The end of the year is a perfect time to set aside an hour some evening, grab a pot of hot tea, and go through your fabric stash to identify the fiber content of any unknown pieces. Here to assist is the Fabric Burn Test. Grab a holiday candle or a lighter (matches smell of sulfur), a fireproof plate (such as glass or china) and swatches from your fabric stash, and get ready to play domestic scientist! You will need to carefully observe the following; how fast is the fabric burning, what does it smell like, is there a bead or after-flame, and what sort of ash is left behind? Keep the following in mind: burn actual fabric, as the selvedge edge may not be the same fiber as the main piece of cloth and could give a false content reading. Always hold your swatch with metal tweezers, not your delicate fingers. Hold the swatch over water before setting it on fire. Do not sniff burnt fiber until the smoke dissipates. Do not touch the fabric until bead cools. All synthetic fibers should be considered to be a serious drip danger and fume hazard. If you suffer a burn, submerge you skin in ice water immediately. A burn test may not distinguish between cotton and other cellulose fibers, some fabric may have finishes that affect burn results, and weighted silk (with added chemicals) may react more like synthetic fiber.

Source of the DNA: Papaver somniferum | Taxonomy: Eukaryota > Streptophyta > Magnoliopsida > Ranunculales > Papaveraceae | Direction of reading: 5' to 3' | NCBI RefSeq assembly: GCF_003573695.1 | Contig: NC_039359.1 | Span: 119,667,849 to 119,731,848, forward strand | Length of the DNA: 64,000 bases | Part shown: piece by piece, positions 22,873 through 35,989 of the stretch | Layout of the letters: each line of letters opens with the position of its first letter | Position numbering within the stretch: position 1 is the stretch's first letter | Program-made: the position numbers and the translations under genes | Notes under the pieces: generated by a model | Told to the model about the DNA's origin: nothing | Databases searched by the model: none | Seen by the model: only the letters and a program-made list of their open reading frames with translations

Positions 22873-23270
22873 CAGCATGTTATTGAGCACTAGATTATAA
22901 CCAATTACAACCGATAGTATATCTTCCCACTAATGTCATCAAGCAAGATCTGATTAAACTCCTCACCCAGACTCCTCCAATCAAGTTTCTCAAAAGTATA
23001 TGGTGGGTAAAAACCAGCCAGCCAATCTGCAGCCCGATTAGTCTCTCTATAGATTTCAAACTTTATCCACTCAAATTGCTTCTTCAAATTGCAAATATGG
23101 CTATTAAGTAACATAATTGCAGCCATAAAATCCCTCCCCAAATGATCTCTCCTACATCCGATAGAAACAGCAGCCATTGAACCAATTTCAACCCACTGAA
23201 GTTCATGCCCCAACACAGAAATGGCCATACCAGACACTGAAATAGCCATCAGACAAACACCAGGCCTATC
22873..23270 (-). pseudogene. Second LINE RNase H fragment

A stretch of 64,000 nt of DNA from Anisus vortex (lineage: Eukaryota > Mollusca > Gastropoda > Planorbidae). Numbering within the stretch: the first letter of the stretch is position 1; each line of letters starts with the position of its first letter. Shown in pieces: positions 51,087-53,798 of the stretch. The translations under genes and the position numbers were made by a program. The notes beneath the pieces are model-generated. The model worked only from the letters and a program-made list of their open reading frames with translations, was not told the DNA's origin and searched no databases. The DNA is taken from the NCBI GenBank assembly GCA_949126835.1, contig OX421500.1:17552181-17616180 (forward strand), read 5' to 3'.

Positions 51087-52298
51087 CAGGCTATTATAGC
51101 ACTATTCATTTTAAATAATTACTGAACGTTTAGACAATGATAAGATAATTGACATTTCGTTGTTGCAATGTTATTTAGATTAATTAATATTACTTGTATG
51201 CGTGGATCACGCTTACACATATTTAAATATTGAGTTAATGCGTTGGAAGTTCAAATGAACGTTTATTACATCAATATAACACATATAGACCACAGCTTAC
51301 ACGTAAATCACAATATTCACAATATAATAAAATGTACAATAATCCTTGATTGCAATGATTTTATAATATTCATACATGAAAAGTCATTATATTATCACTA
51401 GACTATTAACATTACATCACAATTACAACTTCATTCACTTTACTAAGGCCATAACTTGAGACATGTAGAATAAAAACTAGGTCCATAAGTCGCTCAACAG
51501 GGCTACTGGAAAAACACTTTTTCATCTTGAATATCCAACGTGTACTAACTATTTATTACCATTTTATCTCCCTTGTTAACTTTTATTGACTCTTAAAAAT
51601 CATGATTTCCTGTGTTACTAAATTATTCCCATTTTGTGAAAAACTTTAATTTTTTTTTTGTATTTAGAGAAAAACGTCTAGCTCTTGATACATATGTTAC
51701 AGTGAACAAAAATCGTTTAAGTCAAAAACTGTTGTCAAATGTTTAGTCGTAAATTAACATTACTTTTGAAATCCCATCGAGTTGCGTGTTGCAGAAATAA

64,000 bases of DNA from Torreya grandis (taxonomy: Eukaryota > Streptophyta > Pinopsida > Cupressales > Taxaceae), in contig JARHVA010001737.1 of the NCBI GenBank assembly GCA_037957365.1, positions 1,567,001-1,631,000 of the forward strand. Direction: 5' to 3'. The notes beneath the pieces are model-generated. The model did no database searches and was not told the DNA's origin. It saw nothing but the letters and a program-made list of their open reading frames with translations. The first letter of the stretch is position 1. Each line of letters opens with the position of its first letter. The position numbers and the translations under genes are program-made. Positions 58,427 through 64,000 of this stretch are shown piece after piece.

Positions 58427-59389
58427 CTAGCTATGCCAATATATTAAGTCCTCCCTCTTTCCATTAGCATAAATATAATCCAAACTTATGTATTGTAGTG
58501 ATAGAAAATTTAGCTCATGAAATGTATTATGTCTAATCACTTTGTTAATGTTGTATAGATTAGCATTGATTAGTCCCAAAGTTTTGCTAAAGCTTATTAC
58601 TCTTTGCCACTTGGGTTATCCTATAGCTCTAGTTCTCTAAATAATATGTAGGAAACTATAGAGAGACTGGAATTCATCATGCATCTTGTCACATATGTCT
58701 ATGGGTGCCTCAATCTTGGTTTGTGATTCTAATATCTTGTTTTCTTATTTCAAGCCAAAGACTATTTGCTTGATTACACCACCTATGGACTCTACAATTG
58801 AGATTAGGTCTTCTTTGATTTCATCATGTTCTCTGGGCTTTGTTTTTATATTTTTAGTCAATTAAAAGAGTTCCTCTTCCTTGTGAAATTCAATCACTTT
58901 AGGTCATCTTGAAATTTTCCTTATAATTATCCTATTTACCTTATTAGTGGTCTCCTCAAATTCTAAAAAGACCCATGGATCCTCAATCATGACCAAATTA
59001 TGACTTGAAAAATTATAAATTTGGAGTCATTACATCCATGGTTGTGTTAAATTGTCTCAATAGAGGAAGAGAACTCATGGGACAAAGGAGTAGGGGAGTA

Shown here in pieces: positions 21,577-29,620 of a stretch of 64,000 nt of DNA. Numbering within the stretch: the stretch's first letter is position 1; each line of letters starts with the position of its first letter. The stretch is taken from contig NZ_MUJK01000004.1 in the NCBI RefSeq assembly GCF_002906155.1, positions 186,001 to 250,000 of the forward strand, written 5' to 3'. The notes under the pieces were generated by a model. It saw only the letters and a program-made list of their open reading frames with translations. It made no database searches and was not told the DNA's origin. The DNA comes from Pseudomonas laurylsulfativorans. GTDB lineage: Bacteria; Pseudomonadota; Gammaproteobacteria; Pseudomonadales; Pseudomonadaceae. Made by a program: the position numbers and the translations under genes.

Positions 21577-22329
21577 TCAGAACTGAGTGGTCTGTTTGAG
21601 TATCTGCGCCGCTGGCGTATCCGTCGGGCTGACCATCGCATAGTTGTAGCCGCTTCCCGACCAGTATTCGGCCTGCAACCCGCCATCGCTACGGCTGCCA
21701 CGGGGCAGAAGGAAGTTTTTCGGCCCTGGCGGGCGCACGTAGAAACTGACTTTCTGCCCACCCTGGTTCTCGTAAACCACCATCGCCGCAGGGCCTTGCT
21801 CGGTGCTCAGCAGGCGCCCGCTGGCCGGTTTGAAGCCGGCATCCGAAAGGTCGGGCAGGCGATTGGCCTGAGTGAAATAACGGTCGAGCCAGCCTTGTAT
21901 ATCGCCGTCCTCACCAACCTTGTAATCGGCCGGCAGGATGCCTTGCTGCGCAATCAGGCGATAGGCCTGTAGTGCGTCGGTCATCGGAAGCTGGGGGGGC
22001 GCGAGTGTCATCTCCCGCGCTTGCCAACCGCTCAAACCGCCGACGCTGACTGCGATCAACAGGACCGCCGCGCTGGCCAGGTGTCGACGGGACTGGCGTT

Acetate: burns quickly, sparking and sputtering. Melts into very hot bead with burning drip danger. The odor is very much like vinegar or burning pepper. No ash. There is black smoke. Fume hazard!
Cotton: Burns very quickly with a large yellow flame. The fire will creep along the threads. The odor is like burning paper. The ash is brown grey, feathery and floats away. There is grey or white smoke.